Now, you know I like to whine on Wednesdays even though it has long been my goal to have a positive attitude at least 99% of the time and to be the kind of person who sees the glass as half full, makes lemonade out of lemons, doesn't cry over spilled milk, yadda, yadda, yadda ...
- although this will probably never happen in case you are holding your breath, waiting for this newer, better version of me to appear.
(you're not though, right? please don't - I don't know CPR and Olive is napping)
but this week's post seems to have vanished, so here's something I wrote a while back and for some reason never posted, can't quite remember why.
"If I'd asked my customers what they wanted, they'd have said a faster horse." Henry Ford
Back in the days when Henry Ford was "the man" he learned of a process for turning wood scraps, which he was loaded with from the production of his Model T's, into charcoal briquets.
He built a charcoal plant and Ford Charcoal, later renamed Kingsford Charcoal, was born. Today, Kingsford is the leading manufacturer of charcoal,
not sure how the Ford automobile is doing these days,
but you can see that selling something that the company wasn't originally intending to sell worked out pretty well for them.
(now charcoal has a big carbon footprint and not one any of us want to be stepping into, but the example of repurposing scraps and diversification is a good one)
Both my Etsy shops started out looking like jewelry shops - in that I mean that they were stocked with jewelry.
But in my mind they were never jewelry shops- they were a cork shop and a magnet shop,
so it was easy for me to diversify them a bit into housewears (stuff your house wears). I do not sell alot of housewears and I do not list alot of housewears, but it is a great benefit on Etsy where categories and labels are crucial to getting your work noticed that you diversify into other categories.
When someone buys a locket from me, it could have been that little magnetboard or something totally different that drew them into my shop.
This is also why I list alot of items even though I have certain items that are bestsellers and some things that never sell - because it may be that little item that never sells that drew that customer into my shop in the first place.
(note this "lots of stuff strategy" is an Etsy strategy and not necessarily a good business strategy in general)
They may buy the owl necklace (yes, owls are still hot - sorry), but there are 6486 (yes, I checked) owl necklaces on Etsy.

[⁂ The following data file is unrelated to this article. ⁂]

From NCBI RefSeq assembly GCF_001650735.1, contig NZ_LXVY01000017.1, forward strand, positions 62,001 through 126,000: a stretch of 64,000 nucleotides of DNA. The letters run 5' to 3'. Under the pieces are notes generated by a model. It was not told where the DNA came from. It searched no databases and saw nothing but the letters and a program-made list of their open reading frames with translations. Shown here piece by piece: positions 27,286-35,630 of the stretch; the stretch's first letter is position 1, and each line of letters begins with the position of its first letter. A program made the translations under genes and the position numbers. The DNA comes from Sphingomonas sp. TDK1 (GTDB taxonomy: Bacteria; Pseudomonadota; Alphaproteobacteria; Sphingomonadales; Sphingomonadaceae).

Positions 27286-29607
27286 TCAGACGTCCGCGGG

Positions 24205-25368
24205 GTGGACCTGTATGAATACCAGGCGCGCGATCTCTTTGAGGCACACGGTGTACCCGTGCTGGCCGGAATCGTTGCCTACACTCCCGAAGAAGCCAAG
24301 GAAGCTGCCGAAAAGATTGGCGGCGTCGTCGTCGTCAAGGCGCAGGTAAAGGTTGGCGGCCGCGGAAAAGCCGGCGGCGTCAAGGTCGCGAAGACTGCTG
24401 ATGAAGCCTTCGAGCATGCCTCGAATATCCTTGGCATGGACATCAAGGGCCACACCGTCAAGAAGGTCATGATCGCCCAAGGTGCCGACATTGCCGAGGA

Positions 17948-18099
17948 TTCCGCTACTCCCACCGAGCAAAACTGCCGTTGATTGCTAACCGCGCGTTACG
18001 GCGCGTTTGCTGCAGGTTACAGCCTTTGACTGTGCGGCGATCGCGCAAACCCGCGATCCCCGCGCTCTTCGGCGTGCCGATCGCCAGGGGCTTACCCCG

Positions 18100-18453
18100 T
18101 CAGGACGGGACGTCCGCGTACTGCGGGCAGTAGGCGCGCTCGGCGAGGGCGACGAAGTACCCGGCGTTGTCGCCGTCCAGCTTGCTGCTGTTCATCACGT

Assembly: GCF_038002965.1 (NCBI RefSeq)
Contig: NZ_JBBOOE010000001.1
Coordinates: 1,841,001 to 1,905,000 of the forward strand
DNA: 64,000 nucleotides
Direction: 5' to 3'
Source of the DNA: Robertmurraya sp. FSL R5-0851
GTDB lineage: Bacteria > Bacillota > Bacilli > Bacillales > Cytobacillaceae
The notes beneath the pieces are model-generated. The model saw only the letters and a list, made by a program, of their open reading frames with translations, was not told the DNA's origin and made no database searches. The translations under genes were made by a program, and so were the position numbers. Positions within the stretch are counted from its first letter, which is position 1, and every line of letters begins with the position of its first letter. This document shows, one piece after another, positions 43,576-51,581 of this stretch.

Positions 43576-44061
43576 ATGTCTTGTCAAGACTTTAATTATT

It may have been the gnome necklace (127) that caught their attention in the first place.
I have heard alot of advice given to new sellers about having no more than 2 pages of items for sale - that customers never get past that point in your Etsy shop and I would agree that most of my sales come from the first 2 pages - but it could be something else entirely that drew that customer in there.
(not that you need to be putting dozens and dozes of items into your shop, but maybe a couple things in another category can help, even a sub-category like earrings when your normally sell necklaces)
The other great example from the Henry Ford story is the idea of using your by-products to diversify. If you are making something you are usually also making something else (the by-product of your making) and what can you do with that?
And even the non tangible things that you have collected in the process of creating your business could have a value to someone else. The knowledge and systems that you have developed may have a value that someone else is willing to pay for.
Making cars and making charcoal seems like a strange fit - there may be some "strange fit" stuff in our creative businesses that we have overlooked.
And speaking of by-products I should add that Olive AKA the pampered pooch is on a new diet - food not made from the usual "not for human consumption" by-products, but one that is producing a new kind of by-product.
Blue Buffalo enhances their dry food with dark brown pellets they call Life Source bits, a scary name that makes me think that Olive is actually eating the souls of other dogs and Olive must think this, too, because she has been eating around these little pellets and depositing little trails of them all over the floor.
She has never been a fussy eater, but more of a canine garbage disposal, so I am wondering just what it is that they actually put in these little bits- other than the "precise blend of vitamins, minerals and antioxidants" that they advertise.
Olive is pretty smart- if she is leaving these bits as a by-product there must be a reason- I have been throwing them out for the squirrels.
(probably another reason for my super-squirrel backyard population explosion)
I did try grinding them up to get some of the "precise blend of vitamins, minerals and antioxidants" into her system that way - but am wondering - can a dog's eating habits really be changed (thinking about letting her go back to the little Caesars- she really loves them) or is it built into her DNA - like the way she likes to roll around in dead things and attempt to impregnate the beach towels ...